Saturday, December 10, 2011

Family Christmas Pudding

Fail-proof Family Christmas Pudding Recipe.

(All photos are clickable.)

Make breadcrumbs. It's okay to cover your ears if the noise is too much but don't stop making breadcrumbs. (The Most Adorable Granddaughter#3 makes the most of every one's inattention to help herself to a shortbread biscuit.)




Measure dried fruit and nuts and add breadcrumbs to fruit.




Cream together butter and brown sugar. It isn't necessary to do a taste test but if you must ...




Crack eggs and add to butter mixture one at a time. It's okay if everyone has a turn even though The Most Adorable Granddaughter#2 isn't too sure if Adorable Granddaughters#3 & #4 should be let loose with eggs!







Another taste test ... in spite of The Most Adorable Granddaughter#1's verbally expressed disgust that the mixture contains raw eggs!


Measure flour and spices and add butter mixture to flour mixture. Mix well. We seem to be missing a few family members. (Excuse me but only The Most Adorable Granddaughter#4 and her Daddy had a valid excuse.)



Start preparing lunch. (Actually I think only one had anything to do with helping to prepare lunch but who cares?)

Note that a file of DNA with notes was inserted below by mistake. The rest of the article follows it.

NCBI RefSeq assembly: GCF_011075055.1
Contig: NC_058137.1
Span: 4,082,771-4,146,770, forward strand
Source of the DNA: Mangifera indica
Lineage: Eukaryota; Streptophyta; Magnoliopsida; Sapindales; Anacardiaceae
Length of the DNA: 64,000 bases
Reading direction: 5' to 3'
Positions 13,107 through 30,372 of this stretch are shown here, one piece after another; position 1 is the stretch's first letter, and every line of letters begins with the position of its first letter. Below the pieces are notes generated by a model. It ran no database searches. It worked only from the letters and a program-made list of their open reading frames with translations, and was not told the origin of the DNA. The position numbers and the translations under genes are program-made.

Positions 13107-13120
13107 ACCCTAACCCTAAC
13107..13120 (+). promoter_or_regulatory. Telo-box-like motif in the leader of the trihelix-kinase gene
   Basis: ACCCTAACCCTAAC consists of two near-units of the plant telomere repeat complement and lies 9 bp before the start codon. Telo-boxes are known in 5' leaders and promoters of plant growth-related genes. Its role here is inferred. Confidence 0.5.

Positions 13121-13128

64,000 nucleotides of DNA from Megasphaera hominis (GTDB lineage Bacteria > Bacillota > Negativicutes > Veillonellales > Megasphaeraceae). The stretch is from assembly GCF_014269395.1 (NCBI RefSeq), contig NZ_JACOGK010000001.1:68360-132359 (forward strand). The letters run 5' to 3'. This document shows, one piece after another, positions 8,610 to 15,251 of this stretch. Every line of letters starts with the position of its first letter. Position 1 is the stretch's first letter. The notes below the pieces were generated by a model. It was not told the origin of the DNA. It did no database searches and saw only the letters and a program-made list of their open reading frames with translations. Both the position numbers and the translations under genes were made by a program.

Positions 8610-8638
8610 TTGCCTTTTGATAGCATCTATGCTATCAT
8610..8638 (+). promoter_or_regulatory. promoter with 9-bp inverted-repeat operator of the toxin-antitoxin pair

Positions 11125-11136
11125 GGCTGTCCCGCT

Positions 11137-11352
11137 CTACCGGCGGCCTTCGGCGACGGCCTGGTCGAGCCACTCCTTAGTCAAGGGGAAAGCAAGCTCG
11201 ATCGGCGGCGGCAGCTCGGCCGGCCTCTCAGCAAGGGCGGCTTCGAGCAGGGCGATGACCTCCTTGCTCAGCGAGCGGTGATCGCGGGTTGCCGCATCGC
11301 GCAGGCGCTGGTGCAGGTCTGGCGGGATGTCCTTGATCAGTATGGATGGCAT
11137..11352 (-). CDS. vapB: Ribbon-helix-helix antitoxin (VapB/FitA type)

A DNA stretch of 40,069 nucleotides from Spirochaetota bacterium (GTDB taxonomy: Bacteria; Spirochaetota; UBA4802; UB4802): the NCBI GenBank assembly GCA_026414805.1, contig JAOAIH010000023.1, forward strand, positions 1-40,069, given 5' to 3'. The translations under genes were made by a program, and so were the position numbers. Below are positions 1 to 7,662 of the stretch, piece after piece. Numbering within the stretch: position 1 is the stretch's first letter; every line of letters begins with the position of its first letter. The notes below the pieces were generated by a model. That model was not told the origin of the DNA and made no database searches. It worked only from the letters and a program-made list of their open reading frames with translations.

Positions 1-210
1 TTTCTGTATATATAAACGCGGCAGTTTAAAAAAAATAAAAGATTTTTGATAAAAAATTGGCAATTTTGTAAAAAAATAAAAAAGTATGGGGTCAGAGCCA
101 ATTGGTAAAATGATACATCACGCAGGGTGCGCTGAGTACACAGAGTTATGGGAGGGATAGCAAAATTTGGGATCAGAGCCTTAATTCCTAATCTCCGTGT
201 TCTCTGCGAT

Every family member must stir the mixture. Um, where's the family gone?



Make two puddings and tie with string. We seem to be short on helpers here. Again.



Help clean up. (Sorry, so few photos of this happening: perhaps another family member can shed some light on this?)



Fresh scones hot from the oven for all!

5 comments:

Sharlene said...

This looked like fun. Do we get to see a picture of the finished product?

SchnauzerMom said...

Great photos! I think it's interesting that you and your husband had all sons and now your sons seem to be having girls. You have the best of both worlds.

Ohtawen said...

This post is so beautiful. I love seeing happy, close-knit families :) How you all got together and made the pudding and had fun made me grin like crazy!

On a side note - the ingredients of the pudding reminded me of the Italian panettone, but I'm not sure about it. If there are similarities between the two, then I kinda know how the pudding is supposed to taste like.

Jules said...

Sharlene, I'll have to see what I can do. Perhaps when we cut it on Christmas day?

SchnauzerMom, it is interesting. We're enjoying it!

Ohtawen, how do I describe Christmas pudding? It's similar to a fruit cake but moister and chock filled with fruit. We boil the puddings for 8 hours and then hang them to dry. On the day we boil for another hour and then serve with cream or custard. I suspect they owe a lot to our British heritage - at least as far as Christmas celebrations go.

Ohtawen said...

Thank you for enlightening me, Jules :) Your version of the Christmas pudding sounds delightful!
Now I realize that it's not quite as similar to panettone (which is sometimes passed around as Christmas cake) as I thought. Panettone has dried and/or candied fruit, but it's baked in the oven and it often looks like a giant muffin.